Bar Council - Private Legal Advice Must be Protected

2 February 2012

Following a report published today by Her Majesty's Inspectorate of Constabulary (HMIC) on the use of undercover police officers, the Bar Council, which represents barristers in England and Wales, has urged the Government to protect the fundamental right of citizens to hold private conversations with their lawyers.

The issue has been debated at Committee and Report Stages of the Protection of Freedoms Bill in the House of Lords. An amendment, proposed by Baroness Hamwee at the suggestion of the Bar Council, would protect legal professional privilege (LPP) in all but those circumstances where it is being abused in furtherance of criminal purpose. It would bring the Regulation of Investigatory Powers Act 2000 (RIPA) in line with existing legislation and would contribute towards the Home Secretary's stated aim "to roll back the creeping intrusion of the state into our everyday lives". The amendment was opposed by the Home Office Minister, Lord Henley, and subsequently withdrawn.
 
Michael Todd QC, Chairman of Bar, said:

"Today's report by HMIC emphasises the need for stricter and more coherent rules around the surveillance of individuals by the state. Unfortunately, it does not address a key concern raised by the case of DC Kennedy: that he may have been privy to legally privileged communications between fellow defendants and their lawyers and could have passed that material to the Crown.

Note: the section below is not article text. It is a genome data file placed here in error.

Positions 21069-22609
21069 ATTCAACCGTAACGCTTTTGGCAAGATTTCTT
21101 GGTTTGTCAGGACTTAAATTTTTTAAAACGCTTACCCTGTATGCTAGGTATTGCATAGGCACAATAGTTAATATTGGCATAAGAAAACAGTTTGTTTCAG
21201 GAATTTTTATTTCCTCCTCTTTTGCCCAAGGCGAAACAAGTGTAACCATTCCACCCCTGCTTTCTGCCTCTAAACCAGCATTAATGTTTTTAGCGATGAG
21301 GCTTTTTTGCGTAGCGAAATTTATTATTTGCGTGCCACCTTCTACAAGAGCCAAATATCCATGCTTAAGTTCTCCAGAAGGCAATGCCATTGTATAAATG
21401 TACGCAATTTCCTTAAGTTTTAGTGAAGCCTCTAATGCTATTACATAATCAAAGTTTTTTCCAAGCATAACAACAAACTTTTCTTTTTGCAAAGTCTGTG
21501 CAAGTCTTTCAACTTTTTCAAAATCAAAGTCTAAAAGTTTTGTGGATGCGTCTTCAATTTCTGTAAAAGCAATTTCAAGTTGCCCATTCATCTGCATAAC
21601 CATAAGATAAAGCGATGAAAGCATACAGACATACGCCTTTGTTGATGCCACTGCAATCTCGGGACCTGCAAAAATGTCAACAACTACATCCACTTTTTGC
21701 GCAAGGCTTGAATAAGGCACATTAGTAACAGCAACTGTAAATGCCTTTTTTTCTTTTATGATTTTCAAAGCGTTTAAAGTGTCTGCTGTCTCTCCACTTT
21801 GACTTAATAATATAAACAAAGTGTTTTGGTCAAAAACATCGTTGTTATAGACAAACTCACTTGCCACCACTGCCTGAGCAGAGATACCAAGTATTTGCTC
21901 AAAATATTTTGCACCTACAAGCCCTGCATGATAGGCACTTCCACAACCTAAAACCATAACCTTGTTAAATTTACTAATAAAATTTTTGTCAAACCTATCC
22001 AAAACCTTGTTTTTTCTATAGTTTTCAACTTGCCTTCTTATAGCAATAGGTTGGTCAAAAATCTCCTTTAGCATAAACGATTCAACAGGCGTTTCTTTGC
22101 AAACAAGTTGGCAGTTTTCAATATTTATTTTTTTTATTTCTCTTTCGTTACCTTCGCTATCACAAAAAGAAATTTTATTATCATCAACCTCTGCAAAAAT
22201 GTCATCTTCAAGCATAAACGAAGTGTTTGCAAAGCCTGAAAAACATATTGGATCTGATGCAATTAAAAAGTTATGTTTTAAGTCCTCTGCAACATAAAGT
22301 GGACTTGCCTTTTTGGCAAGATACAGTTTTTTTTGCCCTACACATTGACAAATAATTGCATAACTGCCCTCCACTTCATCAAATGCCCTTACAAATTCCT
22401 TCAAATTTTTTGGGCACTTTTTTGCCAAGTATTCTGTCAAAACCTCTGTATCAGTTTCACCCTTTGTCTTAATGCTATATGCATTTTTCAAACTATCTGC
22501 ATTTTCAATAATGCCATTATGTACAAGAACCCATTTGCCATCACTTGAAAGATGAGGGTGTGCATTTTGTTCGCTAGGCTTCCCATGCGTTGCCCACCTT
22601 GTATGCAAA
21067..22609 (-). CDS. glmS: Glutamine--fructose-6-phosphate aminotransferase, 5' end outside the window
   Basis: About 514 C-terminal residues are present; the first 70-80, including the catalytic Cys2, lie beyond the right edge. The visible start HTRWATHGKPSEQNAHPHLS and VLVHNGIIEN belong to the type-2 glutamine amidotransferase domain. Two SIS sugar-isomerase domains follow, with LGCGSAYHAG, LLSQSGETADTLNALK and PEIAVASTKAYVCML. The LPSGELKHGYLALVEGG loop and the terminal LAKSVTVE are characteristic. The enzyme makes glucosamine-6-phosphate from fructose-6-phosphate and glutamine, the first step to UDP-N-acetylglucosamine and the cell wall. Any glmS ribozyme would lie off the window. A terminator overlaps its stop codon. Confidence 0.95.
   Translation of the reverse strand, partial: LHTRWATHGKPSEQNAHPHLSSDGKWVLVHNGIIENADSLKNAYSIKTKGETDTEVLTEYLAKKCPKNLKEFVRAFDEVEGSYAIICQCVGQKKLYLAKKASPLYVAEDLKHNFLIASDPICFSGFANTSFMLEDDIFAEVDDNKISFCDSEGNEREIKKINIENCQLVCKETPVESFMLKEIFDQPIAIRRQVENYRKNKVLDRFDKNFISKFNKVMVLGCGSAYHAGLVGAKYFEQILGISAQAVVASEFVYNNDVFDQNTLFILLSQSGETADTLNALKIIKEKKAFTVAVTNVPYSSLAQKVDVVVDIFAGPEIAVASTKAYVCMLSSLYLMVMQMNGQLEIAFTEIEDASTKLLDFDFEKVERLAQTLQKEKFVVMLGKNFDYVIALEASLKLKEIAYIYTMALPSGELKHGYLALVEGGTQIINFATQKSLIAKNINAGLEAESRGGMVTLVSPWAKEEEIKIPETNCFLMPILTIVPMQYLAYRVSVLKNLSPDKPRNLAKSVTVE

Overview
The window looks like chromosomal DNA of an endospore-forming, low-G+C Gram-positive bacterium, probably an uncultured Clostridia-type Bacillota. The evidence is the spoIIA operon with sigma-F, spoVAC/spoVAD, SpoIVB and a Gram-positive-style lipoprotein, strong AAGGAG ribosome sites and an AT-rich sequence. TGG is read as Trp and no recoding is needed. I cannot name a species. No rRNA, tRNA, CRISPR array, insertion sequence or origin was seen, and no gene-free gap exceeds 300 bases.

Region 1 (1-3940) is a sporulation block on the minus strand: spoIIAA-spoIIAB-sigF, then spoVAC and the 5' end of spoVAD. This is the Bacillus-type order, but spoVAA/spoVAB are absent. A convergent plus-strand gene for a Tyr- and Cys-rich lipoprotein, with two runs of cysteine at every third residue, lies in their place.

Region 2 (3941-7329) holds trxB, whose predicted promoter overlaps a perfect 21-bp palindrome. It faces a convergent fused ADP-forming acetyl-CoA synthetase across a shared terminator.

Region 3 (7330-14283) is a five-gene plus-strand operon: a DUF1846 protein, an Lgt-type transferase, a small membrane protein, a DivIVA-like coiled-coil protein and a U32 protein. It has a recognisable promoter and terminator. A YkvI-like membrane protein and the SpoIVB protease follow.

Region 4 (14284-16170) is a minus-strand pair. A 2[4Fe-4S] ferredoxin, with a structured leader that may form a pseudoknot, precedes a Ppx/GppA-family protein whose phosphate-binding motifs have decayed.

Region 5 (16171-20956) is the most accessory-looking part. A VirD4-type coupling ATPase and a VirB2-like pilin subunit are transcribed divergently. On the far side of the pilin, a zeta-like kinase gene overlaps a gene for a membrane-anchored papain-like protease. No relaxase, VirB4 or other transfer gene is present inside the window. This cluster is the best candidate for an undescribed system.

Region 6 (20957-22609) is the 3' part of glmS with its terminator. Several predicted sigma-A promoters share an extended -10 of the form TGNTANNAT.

"It is extremely disappointing that the Government has not so far taken the opportunity presented by the Protection of Freedoms Bill to reassert the fundamental right of an individual to consult their lawyer in private. This is a right which was unintentionally eroded by RIPA, as confirmed by the 2009 House of Lords judgment In Re McE.

"RIPA contains no express provision about legal privilege, so the issue was not debated when the legislation was considered by Parliament. Whenever Parliament has had an opportunity to consider LPP, it has consistently voted to protect it, subject to the provisions contained within the proposed New Clause.

"The Government's response to Tuesday's debate, when Baroness Hamwee moved the New Clause and spoke forcefully of its importance, was very worrying. The Government appears to want to continue to be able to erode this fundamental human right for investigatory purposes. In our view, this is unacceptable. We urge the Government to address this issue again. The Bar Council will continue to pursue this matter forcefully, in the public interest."

ENDS
 
Notes to editors
 
1. The Bar Council's interest follows the 2009 case of In Re McE, when the House of Lords in its judicial capacity held that RIPA entitles the police to violate legal privilege by subjecting confidential lawyer-client conversations to covert surveillance, even where there is not the slightest suggestion that privilege is being abused for a criminal purpose. Please click here to read the Bar Council's briefing for Peers on Baroness Hamwee's proposed New Clause for the Protection of Freedoms Bill, which would protect legally privileged communications.
 
2. For further information, please contact the Bar Council Press Office on 020 7222 2525.
 
3. The Bar Council represents barristers in England and Wales. It promotes:
 
• The Bar's high quality specialist advocacy and advisory services
• Fair access to justice for all
• The highest standards of ethics, equality and diversity across the profession, and
• The development of business opportunities for barristers at home and abroad.
 
The General Council of the Bar is the Approved Regulator of the Bar of England and Wales. It discharges its regulatory functions through the independent Bar Standards Board.